This ties into improved customer service because improving business processes typically helps companies provide better customer service, which means they can also retain existing customers and attract new ones. It could also lead to higher profits if the company successfully has previous customers or attracts entirely new ones.

What Are Some Disadvantages of BPO?

There is no perfect model for outsourcing any business process. Depending on the size of the project, some disadvantages may include:

  • Greater communication demands between client and outsourced company than when processes were owned internally.
  • Risk of losing control over specific business areas due to poor communication or lack of relevant skills in offshore teams.
  • Challenges regarding cultural differences such as communication styles, language barriers, and time zones can create issues during software testing, which must be addressed adequately before signing contracts.
  • Aspects such as data security and intellectual property may become a point of concern.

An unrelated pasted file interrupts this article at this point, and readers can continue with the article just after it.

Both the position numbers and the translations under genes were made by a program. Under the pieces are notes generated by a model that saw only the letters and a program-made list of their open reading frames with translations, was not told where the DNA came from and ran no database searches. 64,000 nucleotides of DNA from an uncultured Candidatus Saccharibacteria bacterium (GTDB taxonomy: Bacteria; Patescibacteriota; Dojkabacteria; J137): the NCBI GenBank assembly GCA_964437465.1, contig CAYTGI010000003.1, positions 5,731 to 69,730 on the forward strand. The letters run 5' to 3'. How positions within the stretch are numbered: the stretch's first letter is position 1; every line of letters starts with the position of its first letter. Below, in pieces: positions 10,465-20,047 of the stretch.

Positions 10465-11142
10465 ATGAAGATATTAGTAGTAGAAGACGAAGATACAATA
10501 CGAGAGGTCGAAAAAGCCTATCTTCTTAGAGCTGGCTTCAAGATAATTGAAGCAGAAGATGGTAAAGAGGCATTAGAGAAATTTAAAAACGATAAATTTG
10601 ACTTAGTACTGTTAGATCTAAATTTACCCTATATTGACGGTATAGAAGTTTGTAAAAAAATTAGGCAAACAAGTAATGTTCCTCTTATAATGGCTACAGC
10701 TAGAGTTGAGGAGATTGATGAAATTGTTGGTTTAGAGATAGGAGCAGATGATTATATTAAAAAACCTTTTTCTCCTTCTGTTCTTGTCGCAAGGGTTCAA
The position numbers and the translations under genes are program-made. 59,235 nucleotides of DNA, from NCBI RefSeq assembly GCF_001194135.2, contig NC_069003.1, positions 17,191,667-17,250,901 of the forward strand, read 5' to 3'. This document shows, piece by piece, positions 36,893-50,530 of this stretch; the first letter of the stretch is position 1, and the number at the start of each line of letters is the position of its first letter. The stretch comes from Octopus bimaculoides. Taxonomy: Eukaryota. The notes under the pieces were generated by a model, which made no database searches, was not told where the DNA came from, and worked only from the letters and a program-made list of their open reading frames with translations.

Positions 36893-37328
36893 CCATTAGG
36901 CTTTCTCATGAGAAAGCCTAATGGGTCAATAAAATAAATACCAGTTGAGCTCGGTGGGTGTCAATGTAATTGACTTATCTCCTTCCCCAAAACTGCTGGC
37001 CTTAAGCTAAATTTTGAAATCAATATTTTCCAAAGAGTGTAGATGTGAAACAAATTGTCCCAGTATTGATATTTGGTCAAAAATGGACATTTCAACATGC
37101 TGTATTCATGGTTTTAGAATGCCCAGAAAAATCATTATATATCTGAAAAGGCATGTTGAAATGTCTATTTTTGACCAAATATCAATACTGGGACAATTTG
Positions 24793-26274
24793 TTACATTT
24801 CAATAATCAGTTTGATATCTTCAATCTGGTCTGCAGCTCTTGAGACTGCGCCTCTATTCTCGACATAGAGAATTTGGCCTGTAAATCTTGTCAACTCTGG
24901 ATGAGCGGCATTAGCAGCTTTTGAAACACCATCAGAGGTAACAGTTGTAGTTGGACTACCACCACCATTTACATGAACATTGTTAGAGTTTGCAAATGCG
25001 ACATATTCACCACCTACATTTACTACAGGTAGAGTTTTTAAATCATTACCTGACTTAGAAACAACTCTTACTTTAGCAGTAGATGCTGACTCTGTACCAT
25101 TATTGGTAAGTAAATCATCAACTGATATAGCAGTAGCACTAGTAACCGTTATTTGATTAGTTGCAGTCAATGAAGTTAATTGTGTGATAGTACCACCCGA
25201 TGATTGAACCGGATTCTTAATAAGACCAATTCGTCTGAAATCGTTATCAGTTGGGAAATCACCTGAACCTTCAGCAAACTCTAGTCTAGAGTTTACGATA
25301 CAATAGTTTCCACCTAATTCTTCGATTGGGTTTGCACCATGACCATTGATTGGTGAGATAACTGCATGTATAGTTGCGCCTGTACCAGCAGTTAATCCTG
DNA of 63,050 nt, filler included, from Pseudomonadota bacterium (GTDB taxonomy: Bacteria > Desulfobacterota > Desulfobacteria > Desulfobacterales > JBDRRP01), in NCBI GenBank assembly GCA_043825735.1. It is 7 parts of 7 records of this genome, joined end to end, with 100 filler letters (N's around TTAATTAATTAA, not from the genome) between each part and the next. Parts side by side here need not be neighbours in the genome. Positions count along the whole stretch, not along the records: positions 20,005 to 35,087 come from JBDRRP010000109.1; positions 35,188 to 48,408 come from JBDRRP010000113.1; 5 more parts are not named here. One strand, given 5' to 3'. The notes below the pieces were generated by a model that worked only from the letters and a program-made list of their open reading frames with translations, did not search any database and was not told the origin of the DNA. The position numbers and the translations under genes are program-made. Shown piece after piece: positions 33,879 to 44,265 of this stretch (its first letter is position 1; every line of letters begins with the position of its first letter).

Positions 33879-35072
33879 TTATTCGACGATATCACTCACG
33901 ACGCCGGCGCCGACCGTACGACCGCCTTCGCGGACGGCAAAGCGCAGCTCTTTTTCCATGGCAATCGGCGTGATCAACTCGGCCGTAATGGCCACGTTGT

• Outsourced teams may have more excellent turnover rates than internal teams, resulting in substantial hidden costs, so it is vital to do proper cost analysis before signing any contract.
  • Another disadvantage is the loss of business intelligence since companies share their information with an outside company instead of monitoring progress internally.

Types Of BPO Companies

There are three types of service providers that offer BPO services. These include:

Transactional Process Outsourcing (TPO): Is a division or department within a company that provides business process outsourcing for another company.

An example will be if one division of a company outsources all its customer records management tasks to another division within their company. When this happens, the division providing the outsourced services controls how it performs the tasks.

Business Process Outsourcing (BPO): This is the outsourcing of an entire business function or process. It could be an entire department within a company, but it can also refer to contracting out certain internal business functions such as research and development (R&D), accounting, customer service, human resources (HR), etc. It is essential to find a truly professional BPO company that can perform all mentioned above functions.

Contact Centers: This includes any company that offers access to call centers for customers like customer order lines, billing inquiries, technical support centers, telemarketing centers, etc. These companies typically employ anywhere between 100-10,000 employees depending on the size of their clientele which will rely on a client’s needs.